Through video, hiring managers and recruiters get to make decisions based on human skills, not a paper resume. Additionally, more evaluators are able to get involved when necessary. Everyone can watch the same video, creating continuity in the pool of evaluators. One thing I have also noticed, the chatter on LinkedIn and from my friends and family - are not from users of HireVue. I know a few people who have completed interviews via HireVue since I’ve started, and they weren’t hired with the employer for which they interviewed. Even their dialogue has changed. They felt more secure with the outcome since that they were given the chance to present themselves.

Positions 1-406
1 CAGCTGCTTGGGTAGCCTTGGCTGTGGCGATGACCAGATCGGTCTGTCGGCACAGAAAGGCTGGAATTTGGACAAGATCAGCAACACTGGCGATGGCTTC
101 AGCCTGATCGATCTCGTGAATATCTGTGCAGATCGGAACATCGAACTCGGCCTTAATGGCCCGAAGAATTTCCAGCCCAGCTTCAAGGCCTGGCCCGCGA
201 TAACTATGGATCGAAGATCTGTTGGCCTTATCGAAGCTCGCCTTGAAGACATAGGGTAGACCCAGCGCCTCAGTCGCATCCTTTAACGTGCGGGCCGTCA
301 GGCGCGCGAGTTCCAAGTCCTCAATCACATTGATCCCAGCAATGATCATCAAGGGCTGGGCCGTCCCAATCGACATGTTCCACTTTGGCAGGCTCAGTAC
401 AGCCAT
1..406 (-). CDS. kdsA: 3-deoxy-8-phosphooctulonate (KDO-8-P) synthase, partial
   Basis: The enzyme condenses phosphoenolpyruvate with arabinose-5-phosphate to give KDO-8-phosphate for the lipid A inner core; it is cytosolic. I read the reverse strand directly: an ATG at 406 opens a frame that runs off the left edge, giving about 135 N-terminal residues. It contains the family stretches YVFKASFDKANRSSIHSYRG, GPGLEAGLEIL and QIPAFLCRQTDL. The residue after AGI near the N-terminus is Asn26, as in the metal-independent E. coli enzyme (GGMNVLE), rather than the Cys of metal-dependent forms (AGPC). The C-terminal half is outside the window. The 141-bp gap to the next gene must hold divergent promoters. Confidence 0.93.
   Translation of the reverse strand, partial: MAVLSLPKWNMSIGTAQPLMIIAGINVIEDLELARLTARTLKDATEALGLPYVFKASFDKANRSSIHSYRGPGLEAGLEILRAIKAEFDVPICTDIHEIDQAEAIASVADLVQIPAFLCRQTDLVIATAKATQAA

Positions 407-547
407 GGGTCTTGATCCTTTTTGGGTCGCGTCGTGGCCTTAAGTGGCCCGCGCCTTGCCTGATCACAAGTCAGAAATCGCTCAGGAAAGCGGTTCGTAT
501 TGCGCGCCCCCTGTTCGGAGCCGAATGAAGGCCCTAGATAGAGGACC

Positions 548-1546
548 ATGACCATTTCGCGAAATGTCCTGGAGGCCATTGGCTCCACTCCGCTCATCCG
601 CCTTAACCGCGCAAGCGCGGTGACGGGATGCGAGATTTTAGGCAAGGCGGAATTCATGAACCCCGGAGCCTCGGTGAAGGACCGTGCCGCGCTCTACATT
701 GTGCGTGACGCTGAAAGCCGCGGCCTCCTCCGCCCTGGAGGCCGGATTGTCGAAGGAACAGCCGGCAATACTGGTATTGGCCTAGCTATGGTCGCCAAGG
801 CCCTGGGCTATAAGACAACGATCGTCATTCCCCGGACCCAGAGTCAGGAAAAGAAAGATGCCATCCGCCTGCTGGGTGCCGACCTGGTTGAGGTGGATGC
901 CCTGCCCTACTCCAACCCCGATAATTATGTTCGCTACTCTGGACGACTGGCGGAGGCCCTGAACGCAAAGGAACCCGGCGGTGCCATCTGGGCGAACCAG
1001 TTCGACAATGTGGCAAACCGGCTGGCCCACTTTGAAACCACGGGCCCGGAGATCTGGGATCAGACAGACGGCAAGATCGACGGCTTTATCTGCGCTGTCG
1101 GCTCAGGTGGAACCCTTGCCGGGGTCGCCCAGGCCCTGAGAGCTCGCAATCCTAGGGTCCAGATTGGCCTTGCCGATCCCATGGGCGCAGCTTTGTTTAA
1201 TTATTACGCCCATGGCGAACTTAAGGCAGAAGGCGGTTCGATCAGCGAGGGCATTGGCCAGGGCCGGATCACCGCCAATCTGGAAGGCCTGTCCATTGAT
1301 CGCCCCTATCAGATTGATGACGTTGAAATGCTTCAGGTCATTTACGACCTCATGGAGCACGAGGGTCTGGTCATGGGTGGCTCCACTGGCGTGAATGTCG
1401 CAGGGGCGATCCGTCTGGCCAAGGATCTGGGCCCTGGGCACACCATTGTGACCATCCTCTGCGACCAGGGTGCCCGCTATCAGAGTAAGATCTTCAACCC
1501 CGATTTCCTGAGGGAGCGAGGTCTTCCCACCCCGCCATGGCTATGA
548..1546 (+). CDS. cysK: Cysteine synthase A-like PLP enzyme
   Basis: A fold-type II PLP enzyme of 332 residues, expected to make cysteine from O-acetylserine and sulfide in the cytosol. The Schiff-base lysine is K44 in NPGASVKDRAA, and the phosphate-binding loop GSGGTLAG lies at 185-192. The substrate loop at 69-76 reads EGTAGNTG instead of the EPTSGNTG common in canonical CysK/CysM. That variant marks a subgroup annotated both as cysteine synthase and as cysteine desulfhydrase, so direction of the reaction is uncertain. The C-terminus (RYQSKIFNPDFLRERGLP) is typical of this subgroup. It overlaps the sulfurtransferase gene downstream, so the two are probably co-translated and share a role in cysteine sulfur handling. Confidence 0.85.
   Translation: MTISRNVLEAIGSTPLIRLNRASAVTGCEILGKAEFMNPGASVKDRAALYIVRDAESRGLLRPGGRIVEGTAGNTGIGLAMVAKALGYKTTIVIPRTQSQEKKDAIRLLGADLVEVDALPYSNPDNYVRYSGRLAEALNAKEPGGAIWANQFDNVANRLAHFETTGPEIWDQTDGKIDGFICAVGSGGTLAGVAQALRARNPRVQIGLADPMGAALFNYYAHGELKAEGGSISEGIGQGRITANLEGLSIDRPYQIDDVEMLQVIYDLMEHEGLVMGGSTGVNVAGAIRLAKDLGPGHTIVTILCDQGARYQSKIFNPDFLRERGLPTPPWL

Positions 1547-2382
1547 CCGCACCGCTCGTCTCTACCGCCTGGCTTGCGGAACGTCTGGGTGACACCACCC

Colleen Perry is a Professional Services Consultant at HireVue. With over 10 years of employment experience in HR/HCM technology she supports the change management efforts of HireVue customers in Banking, Healthcare, Hospitality, Retail, and Security. Find her on LinkedIn.